Uh-oh is probably the most common reaction of social care professionals to the idea that a young person in care is, or wants to use, social media. I get it. As a former residential worker, I totally get it. But and it’s a big BUT, social media and digital technologies are increasingly important parts of everyday life. I know, I know you’ve heard this all, but hear me out.

Just as social care professionals’ work with young people to help them to learn how to cook or read, we must work with young people to ensure that they have opportunities to develop their digital literacies and resilience. Digital literacies is a phrase used to describe someone’s ability to find, evaluate, create, and share digital content – particularly important in an era of growing ‘fake news’ and extremism. Digital resilience is a phrase used to describe the process of learning from mistakes and avoiding making the same mistakes again through controlled exposure in the context of supportive relationships.

So in thinking about the use of social media by young people in care, of course there is a need for be case-by-case safeguarding assessments, however, the overriding message is that young people in care, just like their peers, need guidance and support not just protection. Without guidance and support, how can they learn the skills to survive beyond the heavily regulated and restricted world of life in care? They can’t. Yet it is precisely because these young people tend to be the most vulnerable that they need the most support. And in turn, those who work with these young people need guidance about how to best do this. Unfortunately, until now, there has been very little research done to find out how young people living in state care actually use social media – and how it can help them.

That’s why I worked with colleagues to conduct a study creating an in-depth picture of how young people in care use laptops, smartphones and social media apps (full study can be found here and a summary here).  We carried out more than 100 observations in four residential homes over a period of seven months. Observations meant that we saw first-hand how ten young people used social media as part of their daily lives. We also conducted focus groups and interviews with young people and their carers to discuss what we’d seen. Our three main findings were:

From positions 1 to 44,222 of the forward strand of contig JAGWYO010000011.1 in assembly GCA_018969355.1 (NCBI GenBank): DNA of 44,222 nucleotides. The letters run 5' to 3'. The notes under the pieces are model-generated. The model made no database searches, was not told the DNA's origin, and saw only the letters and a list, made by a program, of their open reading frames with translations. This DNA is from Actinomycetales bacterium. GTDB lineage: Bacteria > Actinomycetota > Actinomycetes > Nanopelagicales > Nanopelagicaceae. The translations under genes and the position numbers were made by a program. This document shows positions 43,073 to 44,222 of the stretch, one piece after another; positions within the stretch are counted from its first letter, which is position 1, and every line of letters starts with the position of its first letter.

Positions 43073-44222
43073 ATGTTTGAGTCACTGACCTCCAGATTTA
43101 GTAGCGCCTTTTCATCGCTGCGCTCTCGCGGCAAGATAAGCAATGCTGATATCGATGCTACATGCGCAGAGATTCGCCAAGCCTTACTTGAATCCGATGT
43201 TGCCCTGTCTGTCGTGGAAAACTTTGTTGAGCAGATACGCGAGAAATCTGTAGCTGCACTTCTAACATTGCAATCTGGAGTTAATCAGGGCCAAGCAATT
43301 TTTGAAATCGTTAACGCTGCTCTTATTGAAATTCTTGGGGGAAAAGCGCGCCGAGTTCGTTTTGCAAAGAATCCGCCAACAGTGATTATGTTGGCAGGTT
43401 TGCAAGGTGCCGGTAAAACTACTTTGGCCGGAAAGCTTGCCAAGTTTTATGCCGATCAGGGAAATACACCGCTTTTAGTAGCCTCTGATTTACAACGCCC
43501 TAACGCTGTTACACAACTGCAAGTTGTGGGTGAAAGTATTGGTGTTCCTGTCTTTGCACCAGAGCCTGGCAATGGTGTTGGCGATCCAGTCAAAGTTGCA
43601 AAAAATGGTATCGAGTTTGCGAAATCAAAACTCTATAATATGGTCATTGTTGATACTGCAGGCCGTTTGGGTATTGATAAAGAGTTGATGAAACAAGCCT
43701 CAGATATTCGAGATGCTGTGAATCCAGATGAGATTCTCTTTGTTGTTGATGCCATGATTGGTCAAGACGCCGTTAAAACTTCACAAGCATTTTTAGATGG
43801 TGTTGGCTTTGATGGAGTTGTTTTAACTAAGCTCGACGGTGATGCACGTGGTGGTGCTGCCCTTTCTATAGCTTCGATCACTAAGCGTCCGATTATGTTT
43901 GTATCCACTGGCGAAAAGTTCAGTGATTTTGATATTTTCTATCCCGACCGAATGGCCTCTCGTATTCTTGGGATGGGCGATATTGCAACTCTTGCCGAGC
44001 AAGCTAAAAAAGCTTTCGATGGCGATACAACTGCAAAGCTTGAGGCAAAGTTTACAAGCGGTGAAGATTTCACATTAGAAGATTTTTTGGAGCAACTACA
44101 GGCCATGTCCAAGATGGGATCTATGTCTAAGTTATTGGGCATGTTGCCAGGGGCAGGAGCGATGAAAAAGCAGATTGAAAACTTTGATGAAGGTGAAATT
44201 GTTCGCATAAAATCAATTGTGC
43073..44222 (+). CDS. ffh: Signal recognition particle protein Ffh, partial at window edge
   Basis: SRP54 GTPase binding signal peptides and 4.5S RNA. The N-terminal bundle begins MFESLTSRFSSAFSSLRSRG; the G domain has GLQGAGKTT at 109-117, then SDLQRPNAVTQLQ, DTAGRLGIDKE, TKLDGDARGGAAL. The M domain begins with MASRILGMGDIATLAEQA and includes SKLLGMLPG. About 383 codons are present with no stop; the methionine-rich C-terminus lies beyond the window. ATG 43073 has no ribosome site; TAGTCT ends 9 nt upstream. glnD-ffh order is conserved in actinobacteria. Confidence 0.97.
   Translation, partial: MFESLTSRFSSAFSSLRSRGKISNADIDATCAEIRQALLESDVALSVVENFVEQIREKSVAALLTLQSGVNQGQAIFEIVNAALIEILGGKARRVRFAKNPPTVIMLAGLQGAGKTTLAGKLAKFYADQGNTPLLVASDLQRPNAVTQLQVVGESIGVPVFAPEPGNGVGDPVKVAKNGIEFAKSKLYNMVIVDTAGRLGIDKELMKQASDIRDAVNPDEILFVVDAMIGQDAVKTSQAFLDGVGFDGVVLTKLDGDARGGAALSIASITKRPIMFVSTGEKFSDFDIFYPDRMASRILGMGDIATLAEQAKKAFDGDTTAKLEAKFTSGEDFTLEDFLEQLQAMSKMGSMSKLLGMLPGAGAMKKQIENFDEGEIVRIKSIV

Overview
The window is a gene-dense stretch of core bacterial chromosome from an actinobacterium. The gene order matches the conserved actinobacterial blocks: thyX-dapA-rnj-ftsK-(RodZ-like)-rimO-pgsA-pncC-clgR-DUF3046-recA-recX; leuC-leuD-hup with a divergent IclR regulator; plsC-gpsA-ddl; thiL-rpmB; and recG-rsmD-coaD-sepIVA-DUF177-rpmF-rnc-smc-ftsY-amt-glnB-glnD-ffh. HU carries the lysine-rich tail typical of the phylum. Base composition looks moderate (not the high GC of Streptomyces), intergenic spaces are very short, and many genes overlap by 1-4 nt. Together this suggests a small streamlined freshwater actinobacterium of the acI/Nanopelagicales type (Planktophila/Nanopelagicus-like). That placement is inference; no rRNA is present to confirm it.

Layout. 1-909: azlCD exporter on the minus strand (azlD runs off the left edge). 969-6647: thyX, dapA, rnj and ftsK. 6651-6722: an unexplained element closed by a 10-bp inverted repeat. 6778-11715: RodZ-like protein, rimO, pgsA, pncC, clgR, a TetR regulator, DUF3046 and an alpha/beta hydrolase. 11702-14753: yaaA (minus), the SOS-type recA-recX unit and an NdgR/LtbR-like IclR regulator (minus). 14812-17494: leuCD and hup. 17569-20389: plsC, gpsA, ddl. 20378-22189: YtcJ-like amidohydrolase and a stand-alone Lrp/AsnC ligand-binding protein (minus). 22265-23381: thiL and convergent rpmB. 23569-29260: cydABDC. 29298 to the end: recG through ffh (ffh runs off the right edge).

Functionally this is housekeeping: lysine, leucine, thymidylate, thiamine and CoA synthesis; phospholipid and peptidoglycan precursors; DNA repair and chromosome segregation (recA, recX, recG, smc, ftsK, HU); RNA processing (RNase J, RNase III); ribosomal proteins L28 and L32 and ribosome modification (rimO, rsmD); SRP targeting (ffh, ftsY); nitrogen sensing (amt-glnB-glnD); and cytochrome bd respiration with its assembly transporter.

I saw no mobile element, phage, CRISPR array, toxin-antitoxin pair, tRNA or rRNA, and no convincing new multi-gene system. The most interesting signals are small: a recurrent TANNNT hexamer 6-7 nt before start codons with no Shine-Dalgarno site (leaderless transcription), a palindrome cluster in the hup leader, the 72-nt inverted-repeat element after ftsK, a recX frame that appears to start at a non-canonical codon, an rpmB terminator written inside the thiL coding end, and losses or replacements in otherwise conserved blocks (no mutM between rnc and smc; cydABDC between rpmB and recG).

1. Young people purposefully maintained connections and/or re-connected with friends and in some cases former carers via social media apps. They viewed connections as things that could be useful in generating a range of opportunities. Connections with peers outside their current living context and care settings themselves tended to be more sought after;
  2. In agreement with previous research, this theme illustrated that adolescents used social media to stay in contact with people known to them. This allowed adolescents to generate a closeness to their life before coming into care. Adolescents experienced this as significant and used connections to generate feelings of closeness;
  3. By connecting to formal networks (such as care home social media profiles) or informal networks (such as with friends, friends of friends etc) via social media apps, adolescents had a tool to access the benefits of existing relationships and a way to generate new ones. For the adolescents we worked with, the role of social media apps during transition processes, which dislodge and disrupt connectedness, emerged as significant. Social media use enabled opportunities for adolescents to feel more supported and connected across transitions. This suggests that social media apps may play an important role in this process for adolescents.

Social care workers need to support young people to pursue opportunities to develop digital literacies and digital resilience. As a sector, we must recognise that becoming digitally independent is a progressively important part of transitions to independence. More research is needed to support social care workers to doing this important work, and this must include young people at its heart.

You can contact Dr Hammond at:

s.hammond@uea.ac.uk and @DrSiHammond on Twitter

Read the original article here